Its just such a difficult dialogue occurring here, arguing a point with lots of quantifiers against a point that is only composed of absolutes (i.e. “vaccines are essentially exonerated of causing autism, but there is an extremely small chance they do” vs “vaccines cause autism, PERIOD!”) I think there is something to be said about some scientists not trusting the public anymore. Individuals are easy to have a discussion with, and even a debate. The public at large, however, almost seems to enjoy shrugging off science at times, and its understandable that scientists and physicians get a bit burned out on listening to people who think they know more because they visited WebMD and watch Oprah. At the end of the day though, a lot of us got into science and medicine to help people, and part of doing that is stepping up and taking it upon yourself to explain what we know and don’t know. Folks like Dr. Offit and the bloggers contributing here are doing just that, and their efforts should be applauded. If the real experts don’t speak up, then that only leaves the sound of quacks talking.

  2. #2 Kristina
    October 7, 2008

    In my very humble opinion, I think that scientists have very much _understated_ their views, while the antivaccinationists flagrantly overstate everything (“we won’t stop fightng until no child has one drop of mercury in them”).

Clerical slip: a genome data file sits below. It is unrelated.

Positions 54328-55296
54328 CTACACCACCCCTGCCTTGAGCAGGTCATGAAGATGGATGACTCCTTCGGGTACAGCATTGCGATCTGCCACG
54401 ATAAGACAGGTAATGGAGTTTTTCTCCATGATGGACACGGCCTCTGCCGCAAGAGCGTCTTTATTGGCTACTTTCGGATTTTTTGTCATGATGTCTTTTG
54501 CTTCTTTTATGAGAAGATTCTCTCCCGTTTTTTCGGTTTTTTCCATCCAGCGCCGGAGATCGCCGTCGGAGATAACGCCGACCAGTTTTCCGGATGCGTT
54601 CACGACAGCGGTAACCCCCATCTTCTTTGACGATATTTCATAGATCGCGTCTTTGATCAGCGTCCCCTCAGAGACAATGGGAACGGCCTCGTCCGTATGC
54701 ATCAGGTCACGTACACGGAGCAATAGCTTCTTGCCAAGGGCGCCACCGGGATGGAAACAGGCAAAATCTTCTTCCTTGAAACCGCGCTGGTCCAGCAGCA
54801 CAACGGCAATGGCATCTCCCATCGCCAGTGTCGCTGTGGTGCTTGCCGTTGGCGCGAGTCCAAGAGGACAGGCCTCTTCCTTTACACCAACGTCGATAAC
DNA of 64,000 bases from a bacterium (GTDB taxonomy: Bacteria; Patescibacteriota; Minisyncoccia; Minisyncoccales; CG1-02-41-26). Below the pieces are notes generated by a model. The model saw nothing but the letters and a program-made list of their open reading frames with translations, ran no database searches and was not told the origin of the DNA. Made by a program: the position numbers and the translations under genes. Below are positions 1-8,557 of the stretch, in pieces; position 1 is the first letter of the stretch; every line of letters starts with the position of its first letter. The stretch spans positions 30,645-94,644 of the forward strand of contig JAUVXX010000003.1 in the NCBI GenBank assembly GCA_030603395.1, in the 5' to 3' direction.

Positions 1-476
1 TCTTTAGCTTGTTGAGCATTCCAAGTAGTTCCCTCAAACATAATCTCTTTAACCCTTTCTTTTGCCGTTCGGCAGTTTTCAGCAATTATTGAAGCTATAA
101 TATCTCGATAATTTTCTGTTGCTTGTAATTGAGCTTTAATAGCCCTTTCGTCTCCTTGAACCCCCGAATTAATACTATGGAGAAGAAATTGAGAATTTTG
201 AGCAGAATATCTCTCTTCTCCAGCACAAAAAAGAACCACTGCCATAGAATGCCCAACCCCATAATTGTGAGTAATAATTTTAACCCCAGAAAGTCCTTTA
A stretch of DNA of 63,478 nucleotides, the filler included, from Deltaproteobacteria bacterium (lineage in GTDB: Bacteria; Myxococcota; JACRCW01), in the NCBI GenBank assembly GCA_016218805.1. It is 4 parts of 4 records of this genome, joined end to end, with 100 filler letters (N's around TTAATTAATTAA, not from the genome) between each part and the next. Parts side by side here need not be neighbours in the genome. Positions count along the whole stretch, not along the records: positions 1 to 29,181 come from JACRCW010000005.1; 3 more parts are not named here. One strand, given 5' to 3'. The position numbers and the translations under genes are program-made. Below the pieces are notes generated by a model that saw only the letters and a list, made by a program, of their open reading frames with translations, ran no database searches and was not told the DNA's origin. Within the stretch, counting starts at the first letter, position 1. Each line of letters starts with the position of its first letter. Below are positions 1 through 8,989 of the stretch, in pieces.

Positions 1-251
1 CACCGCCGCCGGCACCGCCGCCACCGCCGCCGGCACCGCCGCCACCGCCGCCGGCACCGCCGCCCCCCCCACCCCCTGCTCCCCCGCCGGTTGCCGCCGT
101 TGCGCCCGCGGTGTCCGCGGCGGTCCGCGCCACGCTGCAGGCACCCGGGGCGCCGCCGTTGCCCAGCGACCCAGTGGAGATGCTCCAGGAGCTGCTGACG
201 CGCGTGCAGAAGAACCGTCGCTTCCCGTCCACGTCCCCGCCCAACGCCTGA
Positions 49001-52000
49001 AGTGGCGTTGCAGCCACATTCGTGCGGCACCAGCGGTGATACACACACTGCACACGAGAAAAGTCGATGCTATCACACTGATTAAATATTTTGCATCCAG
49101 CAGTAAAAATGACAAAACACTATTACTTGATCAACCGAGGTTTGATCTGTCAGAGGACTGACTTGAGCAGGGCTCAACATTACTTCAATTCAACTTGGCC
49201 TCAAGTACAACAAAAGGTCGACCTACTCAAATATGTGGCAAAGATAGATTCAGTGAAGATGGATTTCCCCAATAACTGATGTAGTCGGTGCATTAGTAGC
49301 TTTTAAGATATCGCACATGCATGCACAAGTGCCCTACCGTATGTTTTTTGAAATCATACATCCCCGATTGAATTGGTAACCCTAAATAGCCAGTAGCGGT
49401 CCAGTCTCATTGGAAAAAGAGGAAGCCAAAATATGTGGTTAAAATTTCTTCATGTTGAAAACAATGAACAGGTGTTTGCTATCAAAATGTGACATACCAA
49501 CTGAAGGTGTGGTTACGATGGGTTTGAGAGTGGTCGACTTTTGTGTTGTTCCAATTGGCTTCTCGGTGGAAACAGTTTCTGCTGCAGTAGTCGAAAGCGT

By way of comparison, consider what a parent is told by various autism consultants and therapists: Some will guarantee that X or Y therapy WILL produce results (“we will get your child to talk”). Others will talk about the methods they use and inquire particularly about one’s child and say they’re looking forward to getting started and gently indicate that the end result can’t be guaranteed.

    It’s absolute certainty (that may or may not be delivered on) vs. honest reality based on where a child is at; I know which sort of “therapy” has been truly effective for my son.

  3. #3 Joseph
    October 7, 2008

    I think the 1% is acknowledged. Vaccine injury appears to exist. It’s extremely rare, probably undetectable by epidemiology. It’s possible that some vaccine injured individuals are autistic.

    The problem is that this is not sufficient to the anti-vaxers. They want to fabricate hundreds of thousands of “late onset” vaccine injuries out of thin air. They want to label every single autistic person as vaccine injured, which is completely unacceptable.

    BTW, the base framing example/experiment by Kahneman & Tversky suggests that a better frame for vaccines is to say “If we don’t vaccinate, X number of people will die,” rather than “vaccines are safe.”

  4. #4 CyberLizard
    October 7, 2008

    I think one of the factors the scientific community has to face, in addition to what has been said about the media and the antivax groups, is the lack of trust the American people have in our government. Trust in the government has been going downhill for quite some time and when events like the Vioxx scandal hit the media, the public has no problem believing that if one branch or department of our government is lying then they all can.

    So when the CDC or the FDA comes out and says vaccines are safe, the seed of doubt is there. You don’t even have to be a conspiracy theorist to have a healthy mistrust of the government these days. It’s all too easy to extend this mistrust to all agencies. Unfortunately, it’s hard to publicize when something doesn’t go wrong, but boy do we love to holler and shout when things do.